Inaccurate plans and incorrect statements

Inaccurate plans and incorrect statements

“When making an application for planning consent or for a Certificate of Lawfulness for Existing Use or Development (CLEUD), it is incumbent on the applicant to provide clear and accurate supporting information to the Local Planning Authority (LPA”, says Brian Dinnis of Acorn Rural Property Consultants.

“So far as planning applications are concerned, plans must provide an accurate depiction of the proposed development because they are part and parcel of the material considerations that an LPA considers when determining a planning application. If consent is granted, the certificate will invariably also include a condition that the development must be carried out strictly in accordance with the approved plans”, continues Dinnis.

“A good example of why it is important to get things right is a case in the London Borough of Barnet where a developer was granted planning consent to demolish two 2-storey houses and replace them with a 3-story block of flats and apartments. The decision notice included a condition which provided that ‘the development hereby permitted shall be carried out in accordance with the approved plans’. Among the approved plans were four depicting the street scene and showing the relative position of the new development with the rest of the houses in the street. They purported to show that the height of the proposed flats was broadly in line with the roof heights of the original houses that were being demolished and, accordingly, also in line with the height of the remaining houses on either side of the proposed new building.

However, it was discovered by the architects who had been instructed to prepare the detailed construction drawings that, despite showing a scale bar on the legend, the plans were not, in fact, drawn to scale and, if they had been accurate, would have shown that the new building was significantly higher than the original houses and the houses on either side of it. In an attempt to clarify the position, the LPA was informed of the error and the developer sought to establish through discussion how best to proceed. No agreement was reached so the developer applied for a CLUED to confirm that the development could still lawfully go ahead. It was argued that the approved plans depicting the new development itself were accurate and that the inaccurate plans showing the street scene were illustrative only so that it would be lawful to carry out the development in accordance with the accurate plans that had been approved.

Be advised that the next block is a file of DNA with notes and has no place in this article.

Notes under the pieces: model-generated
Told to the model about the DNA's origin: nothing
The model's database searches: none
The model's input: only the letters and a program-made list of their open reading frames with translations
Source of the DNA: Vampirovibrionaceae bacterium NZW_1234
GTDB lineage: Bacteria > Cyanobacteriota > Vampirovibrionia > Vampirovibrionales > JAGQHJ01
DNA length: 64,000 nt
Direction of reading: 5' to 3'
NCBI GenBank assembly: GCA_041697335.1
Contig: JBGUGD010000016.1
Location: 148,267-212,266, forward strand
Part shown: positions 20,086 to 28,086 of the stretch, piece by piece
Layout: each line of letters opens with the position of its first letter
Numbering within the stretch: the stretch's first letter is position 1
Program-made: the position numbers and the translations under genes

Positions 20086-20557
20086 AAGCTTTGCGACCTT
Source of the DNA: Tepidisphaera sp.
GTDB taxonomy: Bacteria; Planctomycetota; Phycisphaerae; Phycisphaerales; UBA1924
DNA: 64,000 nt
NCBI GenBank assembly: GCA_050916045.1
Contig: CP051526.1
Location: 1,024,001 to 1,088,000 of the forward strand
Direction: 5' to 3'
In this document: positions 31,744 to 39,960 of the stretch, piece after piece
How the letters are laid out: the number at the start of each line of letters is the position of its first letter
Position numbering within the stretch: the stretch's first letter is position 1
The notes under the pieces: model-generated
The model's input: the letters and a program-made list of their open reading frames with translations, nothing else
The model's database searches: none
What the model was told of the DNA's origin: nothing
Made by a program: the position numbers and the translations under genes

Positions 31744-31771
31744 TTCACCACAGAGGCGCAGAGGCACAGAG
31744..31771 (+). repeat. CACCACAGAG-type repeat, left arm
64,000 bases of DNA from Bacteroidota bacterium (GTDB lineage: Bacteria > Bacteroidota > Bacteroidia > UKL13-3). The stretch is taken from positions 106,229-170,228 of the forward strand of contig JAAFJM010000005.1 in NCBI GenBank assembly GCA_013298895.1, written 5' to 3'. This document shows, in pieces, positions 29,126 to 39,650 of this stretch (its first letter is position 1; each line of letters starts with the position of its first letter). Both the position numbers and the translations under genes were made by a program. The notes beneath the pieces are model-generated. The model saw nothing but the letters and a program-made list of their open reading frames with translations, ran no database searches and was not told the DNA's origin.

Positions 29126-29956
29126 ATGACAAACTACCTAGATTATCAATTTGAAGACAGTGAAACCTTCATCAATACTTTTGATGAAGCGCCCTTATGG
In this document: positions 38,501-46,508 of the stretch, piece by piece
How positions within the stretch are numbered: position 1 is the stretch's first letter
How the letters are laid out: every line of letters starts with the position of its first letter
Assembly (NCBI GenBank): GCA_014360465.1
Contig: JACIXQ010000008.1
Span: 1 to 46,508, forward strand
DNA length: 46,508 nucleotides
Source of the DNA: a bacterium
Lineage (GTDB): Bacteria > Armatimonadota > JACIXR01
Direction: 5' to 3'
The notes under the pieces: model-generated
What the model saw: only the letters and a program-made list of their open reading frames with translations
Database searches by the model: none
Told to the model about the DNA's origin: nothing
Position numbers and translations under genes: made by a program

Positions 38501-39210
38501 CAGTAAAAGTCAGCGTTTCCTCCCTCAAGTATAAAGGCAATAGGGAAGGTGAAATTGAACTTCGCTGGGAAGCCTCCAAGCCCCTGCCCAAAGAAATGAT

The LPA refused the application on the grounds that the development was in an area where the street scene was an important factor and that the height of the proposed building relative to the neighbouring properties was a material consideration in granting the consent and that, if the drawings had been correct, it is likely that consent would not have been granted. The developer appealed the refusal. The planning inspector agreed with the LPA and dismissed the appeal. The developer made an application for a judicial review of the appeal decision to the High Court. The Court upheld the LPA and the planning inspector and concluded that the inaccurate plans were part and parcel of the application (and not just for illustrative purposes) and were sufficiently incorrect for there to be a fundamental inconsistency between them and the condition requiring the development to be carried out in accordance with the approved plans. The Court therefore confirmed that the development could not lawfully go ahead”, recounts Dinnis.

The judgment is relatively short and, for those who wish to read it, can be found here.

“The position in respect of inaccurate and/or incorrect statements in CLUED applications is altogether more straightforward. The applicant is responsible for providing sufficient information to support an application, and it is an offence to make a false or misleading statement, use false or misleading documentation, or withhold any material information in order to obtain a certificate. Committing an offence can result in a fine on summary conviction. On indictment, the maximum penalty is 2 years’ imprisonment or a fine, or both.

Under Section 193 of the Town and County Planning Act 1990, a LPA may revoke a CLUED if, on the application for the certificate, (a) a statement was made, or document used which was false in a material particular; or (b) any material information was withheld. The decision to revoke a CLUED is made solely by the LPA and there is no right of appeal. The only basis to challenge a revocation is in the High Court in judicial review proceedings. No compensation is payable in the event of revocation and the owner or occupier may be liable to immediate enforcement action in addition to the criminal sanctions mentioned above”, advises Dinnis.

For further information please contact Acorn Rural Property Consultants on 01884 212380

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